One day, Butterfield had had enough and he told Carr, behind closed doors, that he didn’t like how he was being used. His honesty dug his hole deeper.

“The reality of it was, those weren’t the coaches that told me (the promises),” Butterfield says. “Those weren’t the coaches that recruited me.”

As Butterfield puts it: this was the “business” of college football. He believes now that Carr wanted “his guys” to play, and he wasn’t one of them.

This wasn’t the case of a prima donna wide receiver gone awry, says Butterfield’s former teammate and fellow wide receiver Terrence Quinn. For the most part, Quinn says, Tyrone kept his mouth shut and went about his work. A headshake here or a grumble there gave Carr fuel.

Carr was big on two things: attitude and effort. Quinn was sure Carr had caught Butterfield breaking the cardinal rules on more than one occasion. As Butterfield sank into his depressed football state, it was hard not to.

“When you throw a pass to me every three games, and I catch it, get five, six yards and it’s like, ‘Oh, you didn’t make a play,’ ” Butterfield says. “And that’s kind of how I felt. It almost got to the point, where I was questioning my ability. I was like, ‘Gosh, man, can I really play?’ ”

Quinn’s theories are interesting to consider. He was a walk-on who had to earn everything he ever got at Michigan. He was the ultimate innocent bystander.

In his opinion, Butterfield had been treated just like everyone else by the coaches, but perhaps as a superstar high school athlete, Butterfield wasn’t used to being treated like everybody else. He didn’t always respond well to criticism. It didn’t help that he wasn’t a “Go-Blue guy,” either. Quinn thought there was a cultural gap that the two sides never agreed to cross. Inner-city Miami meets Ann Arbor. Maybe Carr didn’t like Butterfield because of the way Butterfield acted and treated people. And neither side was willing to understand how the other operated.

“At Michigan, one thing’s for sure, you’re going to do it Michigan’s way or you won’t do it,” Quinn says. “And he didn’t get to do it, because he didn’t do it Michigan’s way.

“He was the hottest thing in Florida, coming out of Miami. He went from being ‘The Guy’ to ‘Who’s that?’ That would’ve had an impact on anybody.”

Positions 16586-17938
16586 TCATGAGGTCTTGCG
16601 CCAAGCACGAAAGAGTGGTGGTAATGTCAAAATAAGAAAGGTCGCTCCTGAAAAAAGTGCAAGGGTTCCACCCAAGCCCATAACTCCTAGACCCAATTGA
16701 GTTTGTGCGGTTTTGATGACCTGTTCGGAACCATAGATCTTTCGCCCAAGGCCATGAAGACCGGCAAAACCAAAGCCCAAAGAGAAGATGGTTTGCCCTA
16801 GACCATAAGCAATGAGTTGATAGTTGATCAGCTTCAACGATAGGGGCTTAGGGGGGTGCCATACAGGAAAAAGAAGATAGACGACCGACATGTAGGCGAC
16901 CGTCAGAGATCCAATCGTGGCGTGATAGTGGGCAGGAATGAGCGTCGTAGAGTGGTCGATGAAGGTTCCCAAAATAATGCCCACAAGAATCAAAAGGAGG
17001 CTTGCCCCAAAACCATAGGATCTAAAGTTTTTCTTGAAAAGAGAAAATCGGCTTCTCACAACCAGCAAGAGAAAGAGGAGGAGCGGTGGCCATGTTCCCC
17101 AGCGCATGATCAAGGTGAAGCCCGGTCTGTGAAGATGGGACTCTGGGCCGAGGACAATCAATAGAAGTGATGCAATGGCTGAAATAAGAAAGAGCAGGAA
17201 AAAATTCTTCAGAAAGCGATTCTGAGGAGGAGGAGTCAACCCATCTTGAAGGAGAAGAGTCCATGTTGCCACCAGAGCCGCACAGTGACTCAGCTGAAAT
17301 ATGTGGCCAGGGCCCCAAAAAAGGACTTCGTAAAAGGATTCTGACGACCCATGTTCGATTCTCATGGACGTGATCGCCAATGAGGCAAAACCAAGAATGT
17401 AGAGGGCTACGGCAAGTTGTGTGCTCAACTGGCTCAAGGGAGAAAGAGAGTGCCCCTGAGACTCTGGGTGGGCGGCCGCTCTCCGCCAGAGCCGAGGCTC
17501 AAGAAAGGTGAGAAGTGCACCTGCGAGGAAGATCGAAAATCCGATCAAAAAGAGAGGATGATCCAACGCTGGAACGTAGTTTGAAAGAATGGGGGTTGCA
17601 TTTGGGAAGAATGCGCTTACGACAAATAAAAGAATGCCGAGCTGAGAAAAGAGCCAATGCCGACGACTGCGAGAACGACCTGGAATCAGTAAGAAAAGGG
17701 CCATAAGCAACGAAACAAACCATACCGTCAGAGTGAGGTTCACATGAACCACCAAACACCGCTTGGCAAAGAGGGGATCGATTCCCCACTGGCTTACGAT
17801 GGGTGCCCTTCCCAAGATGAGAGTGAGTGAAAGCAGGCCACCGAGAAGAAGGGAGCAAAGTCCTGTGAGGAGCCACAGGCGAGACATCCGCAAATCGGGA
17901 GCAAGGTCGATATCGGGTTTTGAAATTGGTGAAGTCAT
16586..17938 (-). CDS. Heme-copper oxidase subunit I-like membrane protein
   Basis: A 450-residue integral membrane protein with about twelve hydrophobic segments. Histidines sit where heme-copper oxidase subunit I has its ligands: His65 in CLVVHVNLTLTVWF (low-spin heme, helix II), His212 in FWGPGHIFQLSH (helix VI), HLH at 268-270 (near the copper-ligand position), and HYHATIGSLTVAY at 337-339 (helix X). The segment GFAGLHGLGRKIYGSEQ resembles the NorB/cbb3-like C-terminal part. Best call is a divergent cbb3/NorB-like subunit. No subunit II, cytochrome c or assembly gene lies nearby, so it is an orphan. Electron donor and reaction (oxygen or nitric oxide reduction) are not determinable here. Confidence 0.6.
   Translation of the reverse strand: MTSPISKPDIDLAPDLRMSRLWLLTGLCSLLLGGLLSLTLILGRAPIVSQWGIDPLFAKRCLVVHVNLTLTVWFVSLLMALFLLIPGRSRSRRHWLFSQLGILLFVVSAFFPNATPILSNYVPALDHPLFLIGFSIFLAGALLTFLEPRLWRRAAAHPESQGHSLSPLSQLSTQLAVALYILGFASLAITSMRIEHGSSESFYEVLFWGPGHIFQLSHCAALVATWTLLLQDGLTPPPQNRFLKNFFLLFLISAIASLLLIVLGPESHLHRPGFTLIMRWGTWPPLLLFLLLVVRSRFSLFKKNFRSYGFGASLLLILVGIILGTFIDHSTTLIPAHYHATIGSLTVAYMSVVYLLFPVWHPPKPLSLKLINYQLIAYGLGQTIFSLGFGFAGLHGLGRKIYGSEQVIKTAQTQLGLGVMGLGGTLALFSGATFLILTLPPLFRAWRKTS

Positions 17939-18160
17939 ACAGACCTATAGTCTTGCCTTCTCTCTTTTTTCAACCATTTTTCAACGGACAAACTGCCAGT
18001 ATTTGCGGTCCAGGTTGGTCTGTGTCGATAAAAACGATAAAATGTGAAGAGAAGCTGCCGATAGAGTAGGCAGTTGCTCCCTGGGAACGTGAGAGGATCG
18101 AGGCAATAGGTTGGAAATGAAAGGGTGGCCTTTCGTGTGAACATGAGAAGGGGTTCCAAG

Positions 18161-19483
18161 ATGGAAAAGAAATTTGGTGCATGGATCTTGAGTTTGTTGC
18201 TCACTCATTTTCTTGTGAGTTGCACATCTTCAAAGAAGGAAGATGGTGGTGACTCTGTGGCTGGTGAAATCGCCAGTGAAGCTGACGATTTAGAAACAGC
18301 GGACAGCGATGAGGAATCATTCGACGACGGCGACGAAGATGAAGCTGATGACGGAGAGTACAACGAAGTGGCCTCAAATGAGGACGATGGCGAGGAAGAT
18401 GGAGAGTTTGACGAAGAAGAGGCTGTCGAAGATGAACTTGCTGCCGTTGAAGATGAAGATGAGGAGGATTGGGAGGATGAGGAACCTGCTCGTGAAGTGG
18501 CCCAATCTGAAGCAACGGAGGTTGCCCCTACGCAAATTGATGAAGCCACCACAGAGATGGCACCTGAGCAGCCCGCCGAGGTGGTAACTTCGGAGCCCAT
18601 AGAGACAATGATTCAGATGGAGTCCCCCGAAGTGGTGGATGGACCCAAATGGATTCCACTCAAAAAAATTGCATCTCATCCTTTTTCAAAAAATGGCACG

Butterfield’s star still shone in practice. His teammates liked him. And his position coach, Soup Campbell, seemed to be on his side — Butterfield always graded out as one of the top two receivers, even if his playing time didn’t reflect it.

“When I talked to Soup about it, he could never really give me a straight answer about why I wasn’t really getting an opportunity,” Butterfield says. “Soup would say to me, ‘I fight for you every day. But I can’t make that call. It’s above my pay grade. I’m fighting for you every day.’ ”

Soup was known as a players’ coach, but this wasn’t a battle he would win. The pressure of being an expected go-to guy, wearing the go-to-guy number and not having a chance to do anything to change his status was bearing down on Butterfield. And his play slipped.

After two years under Carr, Butterfield decided he wasn’t going to sit around any longer. But the mystery continued to swirl in his head: Why didn’t Carr like him? What had he done? What if Cameron had stayed?

Even now, he holds back. There are some things about his relationship with Carr, a living legend in the Michigan community, which he won’t share. For fifteen years these conversations have been muffled behind closed doors.

There is still no clear-cut reason why Butterfield and Carr didn’t see eye-to-eye. His position coach who stood up for him all those years ago had little to say about the former No. 1 jersey owner.

“I don’t know (if there was pressure on Butterfield),” Soup said a few months ago. “I didn’t give (the No. 1) to him. I don’t know anything about Tyrone.”


When Butterfield finally decided to transfer after his redshirt sophomore season, the meeting with Carr lasted all of five minutes.

Butterfield had seen the coach walk with starters like Trevor Pryce around campus, trying at all costs to figure a way to keep them around, pleading with them to stay in Ann Arbor. All Butterfield got was a “Good-luck-with-whatever-you-do-in-the-future” speech.

Butterfield claims Michigan hasn’t grabbed a kid out of Miami since.

At the time, Butterfield needed to prove to himself that he could still play the game. So his story ended there, it had to end there, or he’d be haunted the rest of his life. What if?

In two years at Division-II Tennessee State, wearing the No. 2, Butterfield racked up the kind of accolades he thought he’d garner in Ann Arbor: two-time first team all conference, he was a conference player of the year in 1997 and he gained more than 2,100 yards and grabbed 18 touchdowns. No one in the school’s history has topped the 249 yards Butterfield racked up against Murray State in 1998.

A car accident shortly after his senior year derailed his workout regimen for the NFL and any possibilities there. Then, he spent his time playing in lower leagues, like the AFL and CFL, and coaching high school football. Seven years ago, he started his own construction company with a friend.

People in Florida still recognize the Butterfield name.

“That’s what a lot of people attribute to me — playing at Michigan with the No. 1 jersey,” he says.